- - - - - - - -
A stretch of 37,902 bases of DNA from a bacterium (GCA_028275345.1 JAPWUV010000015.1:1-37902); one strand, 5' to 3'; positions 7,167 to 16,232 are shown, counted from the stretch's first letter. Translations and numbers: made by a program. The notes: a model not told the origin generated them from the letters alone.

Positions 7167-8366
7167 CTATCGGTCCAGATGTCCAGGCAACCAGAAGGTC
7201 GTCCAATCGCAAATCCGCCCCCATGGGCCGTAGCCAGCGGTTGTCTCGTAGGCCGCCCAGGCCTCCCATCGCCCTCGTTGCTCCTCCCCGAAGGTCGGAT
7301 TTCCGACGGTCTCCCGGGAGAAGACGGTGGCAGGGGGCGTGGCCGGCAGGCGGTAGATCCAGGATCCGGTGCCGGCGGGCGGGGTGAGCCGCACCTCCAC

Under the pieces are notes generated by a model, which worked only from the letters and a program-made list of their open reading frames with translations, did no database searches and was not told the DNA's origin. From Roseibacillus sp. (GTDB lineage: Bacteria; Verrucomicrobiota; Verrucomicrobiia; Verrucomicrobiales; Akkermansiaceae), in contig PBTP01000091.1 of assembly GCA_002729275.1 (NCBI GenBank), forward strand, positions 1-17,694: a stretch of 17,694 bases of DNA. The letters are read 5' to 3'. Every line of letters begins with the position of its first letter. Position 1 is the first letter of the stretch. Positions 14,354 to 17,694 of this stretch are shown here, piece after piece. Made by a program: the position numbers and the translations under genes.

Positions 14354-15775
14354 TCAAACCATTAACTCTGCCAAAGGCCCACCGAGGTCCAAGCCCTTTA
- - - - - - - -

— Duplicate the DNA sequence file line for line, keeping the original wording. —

A stretch of 37,902 bases of DNA from a bacterium (GCA_028275345.1 JAPWUV010000015.1:1-37902); one strand, 5' to 3'; positions 7,167 to 16,232 are shown, counted from the stretch's first letter. Translations and numbers: made by a program. The notes: a model not told the origin generated them from the letters alone.

Positions 7167-8366
7167 CTATCGGTCCAGATGTCCAGGCAACCAGAAGGTC
7201 GTCCAATCGCAAATCCGCCCCCATGGGCCGTAGCCAGCGGTTGTCTCGTAGGCCGCCCAGGCCTCCCATCGCCCTCGTTGCTCCTCCCCGAAGGTCGGAT
7301 TTCCGACGGTCTCCCGGGAGAAGACGGTGGCAGGGGGCGTGGCCGGCAGGCGGTAGATCCAGGATCCGGTGCCGGCGGGCGGGGTGAGCCGCACCTCCAC

Under the pieces are notes generated by a model, which worked only from the letters and a program-made list of their open reading frames with translations, did no database searches and was not told the DNA's origin. From Roseibacillus sp. (GTDB lineage: Bacteria; Verrucomicrobiota; Verrucomicrobiia; Verrucomicrobiales; Akkermansiaceae), in contig PBTP01000091.1 of assembly GCA_002729275.1 (NCBI GenBank), forward strand, positions 1-17,694: a stretch of 17,694 bases of DNA. The letters are read 5' to 3'. Every line of letters begins with the position of its first letter. Position 1 is the first letter of the stretch. Positions 14,354 to 17,694 of this stretch are shown here, piece after piece. Made by a program: the position numbers and the translations under genes.

Positions 14354-15775
14354 TCAAACCATTAACTCTGCCAAAGGCCCACCGAGGTCCAAGCCCTTTA